How to do it ... information technology

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Acquiring a software package completes one process for providers, but it also initiates another: A quest to enhance staff knowledge and skills for using the new information technology. In this special “How To” article, experts offer advice on how to best train employees who will be working on new software systems. 

Savvy managers realize that change management skills need to be introduced and honed, says Randell Johnson, of Prime Care Technologies.

“Change management should be an integral part of the training itself,” Johnson says. This means that each user must, at his or her own pace: understand clearly what the change is; deal with the emotional consequences (sense of loss, for example) that commonly arise; let go of the “old”; and embrace the change.

“Too often as an administrator, I witnessed in-services during which staff learned about something instead of learning something,” Johnson says.

American Data President John E. Ederer notes this is a “procedure issue” rather than I.T. specific.

Indeed, before attempting to roll out a new system, there must be buy-in at all levels. To encourage this, for example, AOD Software provides clients with a toolkit designed to guide them in change management (and assist staff in other ways), notes David Burr, the company's COO.

An effective training program should take into consideration learning styles and opportunities for hands-on practice in a student-centered environment, Burr says.

Various training plans “tailored to different generations” of workers should be offered, adds OnShift's Mark Woodka. 

“They value different things in the workplace,” he observes. “Our experience has shown that one-size-fits-all training does not work for everyone.”

A range of online training/resources and in-person training is the best approach, Woodka says.

Taking time upfront to plot how staff will be educated and map out change management initiatives is critical to everything that comes after, adds David Lohmann of Redilearning.

“If you don't consider how your workforce will learn and utilize the software, you are undercutting all your hard work,” he says. “New software and their new processes are one of the major items identified when associates complain about change.”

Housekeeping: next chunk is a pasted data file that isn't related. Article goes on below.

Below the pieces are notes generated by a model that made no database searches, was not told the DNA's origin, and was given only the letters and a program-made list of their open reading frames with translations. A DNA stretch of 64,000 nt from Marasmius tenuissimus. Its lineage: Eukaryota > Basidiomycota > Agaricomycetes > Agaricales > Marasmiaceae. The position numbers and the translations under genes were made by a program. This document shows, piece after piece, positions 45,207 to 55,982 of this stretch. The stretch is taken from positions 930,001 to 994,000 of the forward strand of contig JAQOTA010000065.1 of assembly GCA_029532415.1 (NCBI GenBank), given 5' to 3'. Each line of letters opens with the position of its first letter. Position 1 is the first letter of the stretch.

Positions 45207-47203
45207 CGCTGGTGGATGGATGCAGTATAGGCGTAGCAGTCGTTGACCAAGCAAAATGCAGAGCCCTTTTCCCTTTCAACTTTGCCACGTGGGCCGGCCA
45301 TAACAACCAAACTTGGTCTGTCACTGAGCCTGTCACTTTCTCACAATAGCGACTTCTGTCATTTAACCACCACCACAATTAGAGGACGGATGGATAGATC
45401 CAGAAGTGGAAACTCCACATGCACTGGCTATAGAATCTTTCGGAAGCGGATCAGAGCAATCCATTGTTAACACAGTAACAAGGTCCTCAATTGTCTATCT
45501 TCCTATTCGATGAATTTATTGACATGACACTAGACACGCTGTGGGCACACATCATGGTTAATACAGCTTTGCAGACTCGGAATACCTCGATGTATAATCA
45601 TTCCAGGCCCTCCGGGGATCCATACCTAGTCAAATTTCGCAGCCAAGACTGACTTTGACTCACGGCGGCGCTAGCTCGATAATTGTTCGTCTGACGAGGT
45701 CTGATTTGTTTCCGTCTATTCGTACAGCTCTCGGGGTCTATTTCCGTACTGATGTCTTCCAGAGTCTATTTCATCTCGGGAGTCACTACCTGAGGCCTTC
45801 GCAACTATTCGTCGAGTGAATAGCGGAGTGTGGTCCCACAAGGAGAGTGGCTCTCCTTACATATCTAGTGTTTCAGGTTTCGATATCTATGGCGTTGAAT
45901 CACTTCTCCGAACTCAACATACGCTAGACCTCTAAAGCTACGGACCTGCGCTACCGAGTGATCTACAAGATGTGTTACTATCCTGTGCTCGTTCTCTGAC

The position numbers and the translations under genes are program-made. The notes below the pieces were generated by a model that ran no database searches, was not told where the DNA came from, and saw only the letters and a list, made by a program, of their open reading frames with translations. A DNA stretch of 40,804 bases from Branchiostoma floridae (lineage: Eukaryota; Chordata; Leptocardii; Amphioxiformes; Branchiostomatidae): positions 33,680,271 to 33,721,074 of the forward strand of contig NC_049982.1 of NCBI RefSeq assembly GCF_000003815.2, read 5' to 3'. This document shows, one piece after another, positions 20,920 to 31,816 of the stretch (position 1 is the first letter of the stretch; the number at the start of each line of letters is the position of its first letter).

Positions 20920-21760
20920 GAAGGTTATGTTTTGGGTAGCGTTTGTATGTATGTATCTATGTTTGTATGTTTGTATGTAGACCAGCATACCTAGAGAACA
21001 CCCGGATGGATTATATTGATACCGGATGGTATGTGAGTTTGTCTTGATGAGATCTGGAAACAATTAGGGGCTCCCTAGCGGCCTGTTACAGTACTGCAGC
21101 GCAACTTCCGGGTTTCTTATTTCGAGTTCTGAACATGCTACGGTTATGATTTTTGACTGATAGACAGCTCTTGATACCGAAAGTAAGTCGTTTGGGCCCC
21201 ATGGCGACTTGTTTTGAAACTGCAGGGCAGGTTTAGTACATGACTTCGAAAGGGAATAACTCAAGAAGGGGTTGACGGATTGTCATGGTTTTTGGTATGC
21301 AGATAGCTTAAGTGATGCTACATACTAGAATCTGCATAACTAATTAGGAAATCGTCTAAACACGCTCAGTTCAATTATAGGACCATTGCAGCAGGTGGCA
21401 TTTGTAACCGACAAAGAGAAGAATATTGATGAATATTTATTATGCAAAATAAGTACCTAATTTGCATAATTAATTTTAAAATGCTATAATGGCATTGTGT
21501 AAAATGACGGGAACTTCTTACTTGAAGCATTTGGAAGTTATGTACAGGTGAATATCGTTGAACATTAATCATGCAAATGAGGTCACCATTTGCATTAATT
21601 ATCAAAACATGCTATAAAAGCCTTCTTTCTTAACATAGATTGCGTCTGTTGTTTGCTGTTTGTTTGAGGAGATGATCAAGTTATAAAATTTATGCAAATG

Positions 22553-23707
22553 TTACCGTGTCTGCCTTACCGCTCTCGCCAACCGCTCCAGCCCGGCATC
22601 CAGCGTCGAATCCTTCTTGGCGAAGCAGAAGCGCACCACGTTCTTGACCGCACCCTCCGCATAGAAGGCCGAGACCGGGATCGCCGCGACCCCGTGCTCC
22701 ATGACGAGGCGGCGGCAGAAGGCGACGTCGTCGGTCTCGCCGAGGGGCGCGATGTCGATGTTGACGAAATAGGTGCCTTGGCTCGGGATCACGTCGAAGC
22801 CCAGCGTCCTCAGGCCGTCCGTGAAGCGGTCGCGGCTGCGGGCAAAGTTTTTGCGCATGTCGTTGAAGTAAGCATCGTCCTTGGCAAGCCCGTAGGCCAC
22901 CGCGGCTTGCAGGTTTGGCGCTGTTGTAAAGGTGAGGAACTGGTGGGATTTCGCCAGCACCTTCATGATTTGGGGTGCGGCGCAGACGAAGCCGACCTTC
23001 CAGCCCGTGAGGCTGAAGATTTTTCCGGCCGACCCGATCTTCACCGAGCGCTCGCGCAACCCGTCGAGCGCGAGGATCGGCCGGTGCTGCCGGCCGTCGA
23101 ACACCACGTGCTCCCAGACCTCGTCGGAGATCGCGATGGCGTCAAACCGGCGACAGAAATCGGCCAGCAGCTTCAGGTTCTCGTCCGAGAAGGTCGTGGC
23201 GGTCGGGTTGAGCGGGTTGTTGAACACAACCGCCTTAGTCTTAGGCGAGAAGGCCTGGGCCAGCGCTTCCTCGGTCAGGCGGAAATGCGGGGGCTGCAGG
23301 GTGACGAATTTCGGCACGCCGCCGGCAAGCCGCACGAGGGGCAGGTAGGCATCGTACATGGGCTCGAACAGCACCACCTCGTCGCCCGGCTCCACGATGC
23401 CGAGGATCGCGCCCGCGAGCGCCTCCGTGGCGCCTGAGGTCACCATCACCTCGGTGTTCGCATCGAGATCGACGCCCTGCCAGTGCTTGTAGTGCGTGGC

After mapping plans, managers should monitor how the software is used, and note specific outcomes. Is the new software reducing errors, and actually saving time?

Lohmann endorses a “Tell Me, Show Me, Let Me Practice!” approach. Such “layered” learning allows individuals to retain more of what they experience, he says.

“Make sure your training is geared to which functionality they will actually use, and why,” Lohmann says.

Darren Johnson of HealthMEDX says “the best” approach he's heard about includes self-check videos that could be activated in the field.

 “I worked with a health system that developed its own internal videos,” he recalls. “They included automated testing after the videos. The videos were put on field devices so the clinician could reference them whenever they needed a refresher.”

Don't try to bite off too much at once, advises Yvonne Wenzler of NTT DATA Long Term Care Solutions Inc. Her company records software demonstrations that last about only 15 minutes each.

“That means we can focus on software tasks, not the whole application,” Wenzler explains. She notes providers prefer to see a function rather than read about it.

Once things are up and running, it is critical to regularly assess what training needs are still required, AOD's Burr reminds. And, of course, supply resources to offer on-going training and refresher courses.

Perhaps the final, and deepest, mistake for many providers is conducting training and then not immediately making good use of it.

“At all costs, minimize the downtime between training and implementation,” Lohmann says.

Mistakes to Avoid:

Not vetting a vendor thoroughly as to what training support it will offer.

Offering a fully standardized program, and not recognizing different groups of workers will learn differently.

Neglecting to show the functionality of the training.



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